Friday, October 25, 2013

Cocktail of the Week: The Maiden’s Prayer

A few months ago, I took a mighty leap forward in my quest to see every film directed by Alfred Hitchcock when all nine of his surviving silent films, fully restored by the British Film Institute, screened in Seattle. What struck me about these early efforts, aside from his precocious talent, was the characters’ regular indulgence in cocktails. The movies were made in the late 1920s when Prohibition held sway over the Colonies, so perhaps rubbing it in is another example of Hitch’s mordant wit.

Rosemarie's favorite title card from CHAMPAGNE
Imbibing factors most prominently in 1928’s fittingly titled Champagne. The heroine of this screwball comedy, which survives only in a back-up print consisting of alternate takes, is literally a runaway heiress; the movie opens with her blowing a chunk of her father’s fortune to charter a seaplane so she can catch up to an ocean liner. As evidenced by a title card that quickly became Rosemarie’s motto, Betty is a dedicated student of mixed drinks and a devotee of the good life. She’s so profligate with her pop’s resources that he pretends he’s destitute in order to teach her a lesson. But Betty discovers heretofore unknown reserves of pluck and lands a position in a restaurant. On her first night, when nothing goes as planned, she takes a moment to watch in wonder as a bartender builds a complex cocktail. She asks what it’s called and is told a Maiden’s Prayer.

It was only a matter of time before I whipped one up myself and toasted Hitch with it.

The name came first, bestowed upon a genteel piece of piano music by Polish composer Tekla Bądarzewska-Baranowska in 1856. The ditty turns up in Kurt Weill’s satirical opera The Rise and Fall of the City of Mahagonny, but its most lasting impact would come courtesy of Bob Wills and His Texas Playboys. Wills heard the melody on a fiddle and knew it lent itself to western swing. His new arrangement and lyrics made the song a country staple. Here’s a rendition recorded by the Baron of Bakersfield, Buck Owens.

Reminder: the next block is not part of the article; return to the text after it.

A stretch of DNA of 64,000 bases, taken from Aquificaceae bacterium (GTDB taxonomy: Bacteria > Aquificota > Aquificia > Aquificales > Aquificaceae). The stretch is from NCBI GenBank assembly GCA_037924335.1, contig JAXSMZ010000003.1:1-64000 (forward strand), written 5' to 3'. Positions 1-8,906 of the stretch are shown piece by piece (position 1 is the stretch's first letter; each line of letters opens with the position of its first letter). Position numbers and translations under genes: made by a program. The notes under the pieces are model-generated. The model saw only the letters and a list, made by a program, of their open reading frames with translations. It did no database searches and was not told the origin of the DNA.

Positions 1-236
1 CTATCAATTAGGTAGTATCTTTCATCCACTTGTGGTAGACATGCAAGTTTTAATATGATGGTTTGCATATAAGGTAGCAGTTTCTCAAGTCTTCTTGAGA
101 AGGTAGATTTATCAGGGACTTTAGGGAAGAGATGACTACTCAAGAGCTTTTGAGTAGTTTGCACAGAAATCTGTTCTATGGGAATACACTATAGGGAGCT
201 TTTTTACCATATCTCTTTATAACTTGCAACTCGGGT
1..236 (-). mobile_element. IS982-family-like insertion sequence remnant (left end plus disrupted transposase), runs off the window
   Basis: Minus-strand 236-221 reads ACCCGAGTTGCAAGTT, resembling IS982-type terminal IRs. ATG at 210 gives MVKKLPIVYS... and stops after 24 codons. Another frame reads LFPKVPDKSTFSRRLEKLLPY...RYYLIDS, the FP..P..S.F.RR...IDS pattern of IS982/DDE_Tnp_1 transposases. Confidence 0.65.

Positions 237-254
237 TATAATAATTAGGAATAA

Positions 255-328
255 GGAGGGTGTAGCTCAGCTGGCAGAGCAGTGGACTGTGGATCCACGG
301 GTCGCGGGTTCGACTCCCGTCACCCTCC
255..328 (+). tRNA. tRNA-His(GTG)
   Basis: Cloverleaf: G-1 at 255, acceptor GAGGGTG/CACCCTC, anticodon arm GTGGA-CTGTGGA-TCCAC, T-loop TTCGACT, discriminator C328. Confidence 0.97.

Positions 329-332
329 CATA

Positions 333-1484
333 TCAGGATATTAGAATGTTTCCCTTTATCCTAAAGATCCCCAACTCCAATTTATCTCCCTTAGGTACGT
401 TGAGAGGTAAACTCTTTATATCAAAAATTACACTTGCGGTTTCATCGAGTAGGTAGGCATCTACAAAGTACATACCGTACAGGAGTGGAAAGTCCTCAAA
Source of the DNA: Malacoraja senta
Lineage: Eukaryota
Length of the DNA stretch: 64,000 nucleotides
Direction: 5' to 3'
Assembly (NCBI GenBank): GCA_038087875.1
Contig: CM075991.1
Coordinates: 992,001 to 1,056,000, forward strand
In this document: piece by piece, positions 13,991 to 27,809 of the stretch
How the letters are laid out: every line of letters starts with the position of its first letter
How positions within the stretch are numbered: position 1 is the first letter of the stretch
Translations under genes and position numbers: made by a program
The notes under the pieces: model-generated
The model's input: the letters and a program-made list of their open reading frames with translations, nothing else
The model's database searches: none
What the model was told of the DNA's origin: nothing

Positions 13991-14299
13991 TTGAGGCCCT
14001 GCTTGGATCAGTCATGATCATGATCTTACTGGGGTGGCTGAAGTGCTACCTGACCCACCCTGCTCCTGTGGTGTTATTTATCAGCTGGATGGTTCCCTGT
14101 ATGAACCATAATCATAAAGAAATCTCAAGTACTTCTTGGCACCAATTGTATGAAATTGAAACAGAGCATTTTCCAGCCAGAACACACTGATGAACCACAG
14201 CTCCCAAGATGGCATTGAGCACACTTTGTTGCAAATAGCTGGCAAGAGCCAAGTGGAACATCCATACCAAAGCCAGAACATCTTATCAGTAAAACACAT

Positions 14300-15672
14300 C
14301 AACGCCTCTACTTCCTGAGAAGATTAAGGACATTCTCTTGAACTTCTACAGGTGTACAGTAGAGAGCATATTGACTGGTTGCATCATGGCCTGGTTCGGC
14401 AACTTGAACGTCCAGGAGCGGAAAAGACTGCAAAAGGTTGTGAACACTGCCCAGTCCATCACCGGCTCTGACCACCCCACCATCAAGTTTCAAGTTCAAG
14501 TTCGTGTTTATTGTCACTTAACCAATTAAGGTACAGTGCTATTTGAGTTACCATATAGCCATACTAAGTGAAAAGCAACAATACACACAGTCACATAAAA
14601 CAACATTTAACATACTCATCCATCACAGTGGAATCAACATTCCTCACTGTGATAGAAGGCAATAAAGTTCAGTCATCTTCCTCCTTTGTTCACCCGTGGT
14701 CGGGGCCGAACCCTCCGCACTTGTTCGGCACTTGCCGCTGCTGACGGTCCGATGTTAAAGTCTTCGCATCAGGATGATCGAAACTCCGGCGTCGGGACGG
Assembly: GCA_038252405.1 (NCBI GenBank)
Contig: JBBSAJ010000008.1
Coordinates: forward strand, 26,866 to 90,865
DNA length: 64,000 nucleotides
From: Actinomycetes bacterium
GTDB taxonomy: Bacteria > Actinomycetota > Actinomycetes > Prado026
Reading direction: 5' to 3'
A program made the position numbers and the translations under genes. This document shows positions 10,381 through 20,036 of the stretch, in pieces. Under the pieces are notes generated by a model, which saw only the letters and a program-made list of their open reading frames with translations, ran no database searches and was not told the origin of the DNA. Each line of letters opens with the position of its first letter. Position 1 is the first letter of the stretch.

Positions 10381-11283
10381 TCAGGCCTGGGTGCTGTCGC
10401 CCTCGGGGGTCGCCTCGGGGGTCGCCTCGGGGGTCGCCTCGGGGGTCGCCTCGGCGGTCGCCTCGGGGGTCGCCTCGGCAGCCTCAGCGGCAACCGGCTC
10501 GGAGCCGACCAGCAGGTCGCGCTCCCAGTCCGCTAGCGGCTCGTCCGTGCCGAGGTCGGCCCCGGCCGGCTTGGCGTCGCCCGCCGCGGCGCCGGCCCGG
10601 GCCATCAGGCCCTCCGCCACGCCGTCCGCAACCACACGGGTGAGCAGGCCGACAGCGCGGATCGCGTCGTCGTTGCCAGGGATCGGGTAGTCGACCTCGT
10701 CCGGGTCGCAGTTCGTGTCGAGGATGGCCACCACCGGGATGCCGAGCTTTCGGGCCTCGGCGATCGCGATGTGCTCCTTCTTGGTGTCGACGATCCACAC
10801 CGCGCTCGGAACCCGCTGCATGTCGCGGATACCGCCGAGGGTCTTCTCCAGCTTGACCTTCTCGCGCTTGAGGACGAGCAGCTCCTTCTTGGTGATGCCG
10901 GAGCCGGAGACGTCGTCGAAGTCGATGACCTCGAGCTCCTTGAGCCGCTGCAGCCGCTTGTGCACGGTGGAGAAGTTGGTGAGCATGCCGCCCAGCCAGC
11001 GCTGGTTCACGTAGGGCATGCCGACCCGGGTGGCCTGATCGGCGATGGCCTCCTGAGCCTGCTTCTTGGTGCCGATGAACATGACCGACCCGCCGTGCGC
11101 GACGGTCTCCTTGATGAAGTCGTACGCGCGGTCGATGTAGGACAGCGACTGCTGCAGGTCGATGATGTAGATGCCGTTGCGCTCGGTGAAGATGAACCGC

Another title card from CHAMPAGNE
No one’s sure which wiseacre decided to christen a drink after it. The earliest Maiden’s Prayer on record, according to cocktail historian David Wondrich, is one made with rum and champagne that appears in Frank Newman’s unsung 1907 book American Bar. Gin is the base spirit in the version enshrined in the Savoy Cocktail Book, with another variation adding Calvados and Kina Lillet. Adding to the giggly confusion is the similar Maiden’s Blush, made without orange juice and with grenadine. However you poured it the intent of the Maiden’s Prayer was the same, and here’s where the wiseacre part comes in. Esquire’s Handbook for Hosts (1949) suggested that the drink be “served on the edge of the couch,” intimating that the concoction was engineered for the overcoming of inhibitions. While it’s not a particularly potent libation, it’s easy to see how the combination of fruit juices and “just a little gin” could be made appealing to an unsuspecting member of the fairer sex.

Guess which one has egg white
When I prepared the drink, I followed gaz regan’s advice to add Angostura bitters. The note of spice they brought kept the drink from floating away on a cloud of citrus. A fellow Hitchcock fan and cocktail aficionado known only as El Benjamino, similarly inspired after the Champagne screening, ordered a Maiden’s Prayer at the Zig Zag Café and was asked by bartender Ricardo if he wanted it with egg white. This ingredient, which nudges the drink toward Ramos Gin Fizz territory, didn’t turn up in any recipe I’d seen. Intrigued, I made versions with and without, because my thoroughness is unparalleled.

Which did I prefer? I can say that in addition to the silken texture always brought by egg white, its presence smoothes out what is quite a tart cocktail. Which will you prefer? You’ll have to fix a novena of Maiden’s Prayers and decide for yourself. Suspense perhaps not worthy of Hitchcock, but the best I can do.

The Maiden’s Prayer

1 ½ oz. gin
½ oz. Cointreau
½ oz. lemon juice
½ oz. orange juice
dash of Angostura bitters
egg white (optional)

Shake. Strain. Garnish with an orange twist. If using an egg white, combine all the ingredients and shake first without ice, then with.

Want more Cocktail of the Week? The first fifty-two essays are available in the Kindle bestseller DOWN THE HATCH: ONE MAN’S ONE YEAR ODYSSEY THROUGH CLASSIC COCKTAIL RECIPES AND LORE. Buy it now at